The Religious Right continues to push for a religion-based freedom to discriminate in state after state, but there are signs they’re losing the battle.
Arizona’s infamous ‘religious freedom’ bill, which would grant religious business owners the right to refuse service to LGBT people (or others they deem unsuitable), is quickly losing what little public support it enjoyed. Members of the business community say the bill, which is currently awaiting Gov. Jan Brewer’s signature, would actually hurt business.
You might have read over the weekend about a law passed by the Arizona legislature that would allow the owners of stores and secular businesses to refuse to serve certain customers if they deem that doing so would offend their religious beliefs.
The measure, SB 1062, is getting quite a lot of attention. All eyes are on Gov. Jan Brewer, who hasn’t yet said if she’ll sign the bill into law. Brewer has indicated that she’ll act this week. Read more
Pastor Tom Douglass of Galloway Township, N.J., is no fan of generic prayers before public meetings. That’s why he’s asking city officials to “muscle up” for future invocations.
Back in February, the council unanimously approved a resolution to allow council members to open meetings with an approved, generic prayer. But some local clergy protested this less sectarian approach, and asked that the council return to its old policy of letting clergy deliver prayers to open meetings, according to the Press of Atlantic City. Read more
The claim that public schools are “religion-free” zones is a Religious Right myth that has no basis in reality.
Public schools can (and do) teach about religion. Teachers discuss its role in world and U.S. history. They talk about biblical allusions found in great works of literature. They lecture on how religion has influenced art and music.
The approach must be objective and tied to legitimate educational objectives. Proselytism or elevating one faith over others has no place in the classroom. Read more
Thanks to yesterday’s decision by the U.S. Supreme Court, it will now be a lot easier for the government to fund religion.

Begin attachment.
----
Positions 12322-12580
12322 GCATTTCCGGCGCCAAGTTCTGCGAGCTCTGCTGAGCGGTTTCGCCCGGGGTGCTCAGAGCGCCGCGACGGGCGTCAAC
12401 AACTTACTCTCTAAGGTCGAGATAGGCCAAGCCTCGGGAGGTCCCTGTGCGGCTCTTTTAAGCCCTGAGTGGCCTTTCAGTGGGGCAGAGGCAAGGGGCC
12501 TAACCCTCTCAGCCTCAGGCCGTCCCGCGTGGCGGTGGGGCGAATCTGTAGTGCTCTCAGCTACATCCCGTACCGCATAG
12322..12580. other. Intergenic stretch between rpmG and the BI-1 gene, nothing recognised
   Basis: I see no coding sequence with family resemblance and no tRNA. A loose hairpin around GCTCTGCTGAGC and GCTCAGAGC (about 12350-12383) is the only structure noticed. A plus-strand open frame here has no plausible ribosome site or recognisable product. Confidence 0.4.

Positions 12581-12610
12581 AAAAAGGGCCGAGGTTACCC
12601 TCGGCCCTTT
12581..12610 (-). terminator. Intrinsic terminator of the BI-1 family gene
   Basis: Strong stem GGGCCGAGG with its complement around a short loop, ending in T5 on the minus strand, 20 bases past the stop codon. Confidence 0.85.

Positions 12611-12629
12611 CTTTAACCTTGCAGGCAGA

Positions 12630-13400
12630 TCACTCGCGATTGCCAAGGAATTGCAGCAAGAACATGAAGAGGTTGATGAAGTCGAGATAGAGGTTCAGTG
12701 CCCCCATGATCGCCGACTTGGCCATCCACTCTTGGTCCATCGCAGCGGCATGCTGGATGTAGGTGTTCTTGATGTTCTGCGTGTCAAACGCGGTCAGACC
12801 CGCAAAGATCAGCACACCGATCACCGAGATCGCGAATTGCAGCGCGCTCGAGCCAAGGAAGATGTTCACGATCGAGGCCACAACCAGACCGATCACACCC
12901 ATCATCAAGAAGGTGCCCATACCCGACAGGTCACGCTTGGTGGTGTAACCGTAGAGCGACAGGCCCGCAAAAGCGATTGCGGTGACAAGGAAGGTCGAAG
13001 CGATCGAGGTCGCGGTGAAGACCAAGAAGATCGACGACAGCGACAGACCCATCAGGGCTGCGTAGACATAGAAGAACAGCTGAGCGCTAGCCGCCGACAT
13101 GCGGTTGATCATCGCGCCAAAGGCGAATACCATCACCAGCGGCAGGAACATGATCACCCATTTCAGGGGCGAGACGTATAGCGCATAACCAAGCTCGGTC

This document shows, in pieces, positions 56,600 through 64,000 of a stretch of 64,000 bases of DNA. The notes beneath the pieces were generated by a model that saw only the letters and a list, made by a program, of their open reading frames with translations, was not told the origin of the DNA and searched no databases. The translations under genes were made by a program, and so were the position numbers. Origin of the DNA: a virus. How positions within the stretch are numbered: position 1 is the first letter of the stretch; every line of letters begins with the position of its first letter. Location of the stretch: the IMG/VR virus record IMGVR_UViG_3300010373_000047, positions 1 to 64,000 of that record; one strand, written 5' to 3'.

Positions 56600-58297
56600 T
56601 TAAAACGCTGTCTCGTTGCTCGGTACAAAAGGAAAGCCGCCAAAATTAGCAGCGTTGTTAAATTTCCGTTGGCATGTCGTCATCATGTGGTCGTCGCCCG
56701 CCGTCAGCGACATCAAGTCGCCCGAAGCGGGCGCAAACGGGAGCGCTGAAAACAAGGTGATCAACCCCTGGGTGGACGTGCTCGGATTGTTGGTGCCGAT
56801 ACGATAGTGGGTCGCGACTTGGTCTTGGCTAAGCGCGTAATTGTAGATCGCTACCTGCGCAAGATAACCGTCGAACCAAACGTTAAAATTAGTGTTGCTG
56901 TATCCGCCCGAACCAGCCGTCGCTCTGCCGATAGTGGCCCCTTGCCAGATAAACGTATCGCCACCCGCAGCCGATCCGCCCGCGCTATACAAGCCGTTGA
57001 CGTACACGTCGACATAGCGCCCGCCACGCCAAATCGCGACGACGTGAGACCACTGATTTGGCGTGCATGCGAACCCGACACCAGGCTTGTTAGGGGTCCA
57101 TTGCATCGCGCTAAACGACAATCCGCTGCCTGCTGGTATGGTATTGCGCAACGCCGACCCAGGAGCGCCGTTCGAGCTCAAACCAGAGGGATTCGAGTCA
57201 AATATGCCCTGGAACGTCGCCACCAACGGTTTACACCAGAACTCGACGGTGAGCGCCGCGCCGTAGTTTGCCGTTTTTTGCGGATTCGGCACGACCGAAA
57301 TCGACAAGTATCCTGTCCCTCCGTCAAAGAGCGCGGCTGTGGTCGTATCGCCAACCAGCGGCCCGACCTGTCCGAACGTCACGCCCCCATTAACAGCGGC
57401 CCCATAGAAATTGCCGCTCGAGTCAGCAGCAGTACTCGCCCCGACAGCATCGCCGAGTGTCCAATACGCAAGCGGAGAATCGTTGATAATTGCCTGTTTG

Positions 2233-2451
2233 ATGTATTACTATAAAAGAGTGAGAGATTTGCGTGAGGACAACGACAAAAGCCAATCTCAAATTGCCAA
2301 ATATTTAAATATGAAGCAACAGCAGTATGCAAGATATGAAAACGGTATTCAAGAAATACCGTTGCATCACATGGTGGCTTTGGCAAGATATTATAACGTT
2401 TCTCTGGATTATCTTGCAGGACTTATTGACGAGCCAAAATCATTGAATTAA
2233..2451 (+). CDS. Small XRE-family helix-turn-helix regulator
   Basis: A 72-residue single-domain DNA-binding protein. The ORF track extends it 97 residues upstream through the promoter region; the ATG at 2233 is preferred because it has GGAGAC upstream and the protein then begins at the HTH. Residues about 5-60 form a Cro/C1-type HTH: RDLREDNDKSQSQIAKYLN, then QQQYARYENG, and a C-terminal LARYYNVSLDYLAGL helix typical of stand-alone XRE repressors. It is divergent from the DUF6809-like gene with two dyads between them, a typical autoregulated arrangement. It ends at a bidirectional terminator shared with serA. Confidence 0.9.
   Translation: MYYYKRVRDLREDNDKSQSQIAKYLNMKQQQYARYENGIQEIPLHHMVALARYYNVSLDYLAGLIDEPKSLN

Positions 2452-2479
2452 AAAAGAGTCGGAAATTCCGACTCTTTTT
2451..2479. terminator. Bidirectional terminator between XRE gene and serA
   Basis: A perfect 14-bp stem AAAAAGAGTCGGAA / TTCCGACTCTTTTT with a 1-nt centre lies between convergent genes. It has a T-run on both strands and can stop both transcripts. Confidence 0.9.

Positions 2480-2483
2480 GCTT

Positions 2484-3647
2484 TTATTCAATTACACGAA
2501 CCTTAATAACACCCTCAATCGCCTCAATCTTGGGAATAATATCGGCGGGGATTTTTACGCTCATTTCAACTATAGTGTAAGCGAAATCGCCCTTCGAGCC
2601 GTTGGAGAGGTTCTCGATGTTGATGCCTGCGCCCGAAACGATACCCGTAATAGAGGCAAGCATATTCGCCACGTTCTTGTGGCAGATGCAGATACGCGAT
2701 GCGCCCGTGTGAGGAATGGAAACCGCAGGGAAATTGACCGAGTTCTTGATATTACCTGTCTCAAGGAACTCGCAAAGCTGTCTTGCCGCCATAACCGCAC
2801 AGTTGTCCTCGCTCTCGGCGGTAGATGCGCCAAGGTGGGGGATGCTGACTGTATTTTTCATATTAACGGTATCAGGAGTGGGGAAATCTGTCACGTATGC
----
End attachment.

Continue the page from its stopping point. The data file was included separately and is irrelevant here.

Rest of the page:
The high court, in a 5-4 decision in Arizona Christian Tuition Organization v. Winn, ruled that taxpayers have no right to challenge tax credits, exemptions or deductions that support religious organizations. Read more
The Supreme Court heard oral arguments this morning in an important case dealing with government aid to religion.
Two issues are at stake in Arizona Christian School Tuition Organization v. Winn. The high court will decide whether an Arizona program that gives taxpayers a 100 percent credit for money they donate to private organizations that provide private school vouchers is constitutional.
The justices will also determine whether taxpayers have the right to challenge the program – a legal doctrine known as “standing.” Read more
On Monday, "The Wall of Separation" explored a flap over a cross being displayed at a government building in Camp Verde, Ariz., a small city of about 10,000 in the central part of the state.
As Sandhya Bathija noted, the town council was due to deliberate the matter; she expressed hope that its members would make the right decision.
Today I'm happy to report that they did. Read more
Here at Americans United, we always know that the fight to preserve church-state separation is never easy.
That's why we aren't surprised by what's going on in Camp Verde, Ariz., where many citizens are making quite a stir because a cross was removed from a government building. Read more